I don’t open the brake bleeder screw when I change pads on my early 90’s Corolla, neither did I on my 70’s VW Rabbit, but neither of them had ABS. If I had ABS I’d follow the directions in the vehicles factory service manual exactly, as not doing so could prove expensive. I think that’s the best advice, just do it exactly the way the factory service manual says to.

The factory service data on my Corolla doesn’t require to open the bleeder when replacing front pads. I just do what it says, step by step, move the piston as much as is needed so I can get the new pads back in. I haven’t done this job in a while, but if I recall correctly I remove the caliper, leaving the hose connected, hang the caliper from something nearby using some bailing wire so it doesn’t stress the hose, then I use a C-clamp and some pieces of wood (as a buffer to avoid breaking something) to move the caliper open. I first check to make sure the fluid level isn’t near the top of the plastic bottle, b/c I don’t want it to spill out and make a mess when I compress the piston.

A couple of hints. When doing pads for the first time, remember to only do one side at a time. Don’t start on the second side until the first side is all put back together. First, you want to have one for reference in case you forget which part goes where. Second, if you remove both calipers, and force the piston on one side, it can cause the piston on the other side to fall out, which is no good.

No harm done to take some photos of course before starting. It’s critical all of the anti-rattle springs, shims, pad support plates, wear indicator plates etc are all installed where they are supposed to go, and oriented correctly, otherwise you will be dealing with problems later.

The other problem a first-timer can experience is the piston getting slightly cock-eyed in the bore. That could cause it to stick and the brakes won’t work. So it’s important to visually check and make any adjustments necessary so the piston is seated properly in the bore before considering that side done.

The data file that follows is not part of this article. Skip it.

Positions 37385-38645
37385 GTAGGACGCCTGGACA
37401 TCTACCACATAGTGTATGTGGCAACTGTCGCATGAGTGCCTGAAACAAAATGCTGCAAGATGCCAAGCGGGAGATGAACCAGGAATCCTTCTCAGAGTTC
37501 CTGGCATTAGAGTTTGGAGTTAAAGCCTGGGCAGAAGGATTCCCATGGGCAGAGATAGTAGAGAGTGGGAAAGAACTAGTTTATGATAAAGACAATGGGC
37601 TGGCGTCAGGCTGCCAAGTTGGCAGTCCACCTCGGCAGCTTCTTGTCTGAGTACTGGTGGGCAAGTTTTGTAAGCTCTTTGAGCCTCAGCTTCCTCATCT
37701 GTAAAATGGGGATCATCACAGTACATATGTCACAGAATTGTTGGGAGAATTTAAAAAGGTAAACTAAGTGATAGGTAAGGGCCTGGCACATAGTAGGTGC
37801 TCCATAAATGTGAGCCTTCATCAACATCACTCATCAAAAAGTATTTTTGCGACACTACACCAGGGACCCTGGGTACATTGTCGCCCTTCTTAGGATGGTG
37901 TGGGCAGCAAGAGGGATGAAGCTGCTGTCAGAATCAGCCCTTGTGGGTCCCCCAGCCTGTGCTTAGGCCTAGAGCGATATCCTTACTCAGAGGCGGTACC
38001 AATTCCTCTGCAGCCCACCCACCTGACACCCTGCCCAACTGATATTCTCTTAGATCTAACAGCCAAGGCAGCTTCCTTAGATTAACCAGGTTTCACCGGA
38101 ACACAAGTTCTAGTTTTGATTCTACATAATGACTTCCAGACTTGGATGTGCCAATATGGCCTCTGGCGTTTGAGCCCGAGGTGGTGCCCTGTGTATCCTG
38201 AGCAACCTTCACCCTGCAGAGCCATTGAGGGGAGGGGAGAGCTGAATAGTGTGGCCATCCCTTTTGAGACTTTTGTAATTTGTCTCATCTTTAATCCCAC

While this method usually doesn’t introduce air into the system, I still always replace the brake fluid in the bottle with new, and bleed the two caliper’s I’ve just worked on so there’s fresh fluid throughout.

Edit: One more hint. On some cars the rotor can fall off if you don’t secure it properly when removing the caliper. A rotor falling on your foot is best avoided.

So much for Chiltons. In my 09 Pontiac Chiltons, in two different places, it says to add/fill the coolant with ethylene glycol. Nothing about Dexcool. My understanding is that mixing green with Dex causes big gobs of goo. Personally I’d take anything in Chiltons with a grain of salt and verify. Like I said with my diesel, even the factory manual was not correct in setting the injector timing. Manuals are great but they aren’t always gospel.

There are best practices and then what people get by with. I prefer best practices which would be opening the bleeder. I believe the modules are somewhere around $1000. Kind of high risk for a simple matter of opening the bleeder. Perhaps it took a while for any ABS problems to develop and the customer never put two and two together. Then again maybe its only a problem in 10% of the cases but who wants to be the one that loses?

Just my two cents and the advice is free.

When it comes to repairing things that I do not completely know about I consider the cost I would have if I messed it up to the cost of having a professional do it.


I don’t think it’s fair to assume Honda Blackbird doesn’t believe in brake fluid flushes

Just because he doesn’t crack the bleeder during a brake job doesn’t necessarily mean he also doesn’t believe in brake fluid flushes

I think you may be getting a little ahead of yourself

No offense or disrespect intended

I don’t recall seeing any of my coworkers open a bleed screw when retracting a caliper piston in the last 25 years. Half of the ABS pump, accumulator and actuator failures that I see occur before the first brake pads replacement, I don’t think the method of retracting the caliper piston has anything to do with these failures. If this is the cause the procedure in the service manual would change and the manufactures wouldn’t be on the hook for so many ABS recalls.

I have seen a few vehicles towed in after amateurs opened the bleed screws when replacing the pads. When the ignition is switched on the ABS module recognized a change in the system volume, (not reservoir) set a fault and disabled the brake system. The fix is a one hour bleed procedure with the scan tool.

@db4690; you are right and I was just thinking about that while I was eating dinner.

I appologize to @Honda Blackbird, it was wrong of me to assume something that I know nothing about. It was a rude move on my part.

My wife cooked again so you can be assured that I will suffer tonight.



Burnt pork chops?

Or is she just busting your chops?

Rare Pork chops!!! Good guess though.

She’s the only woman I know that can burn water!!!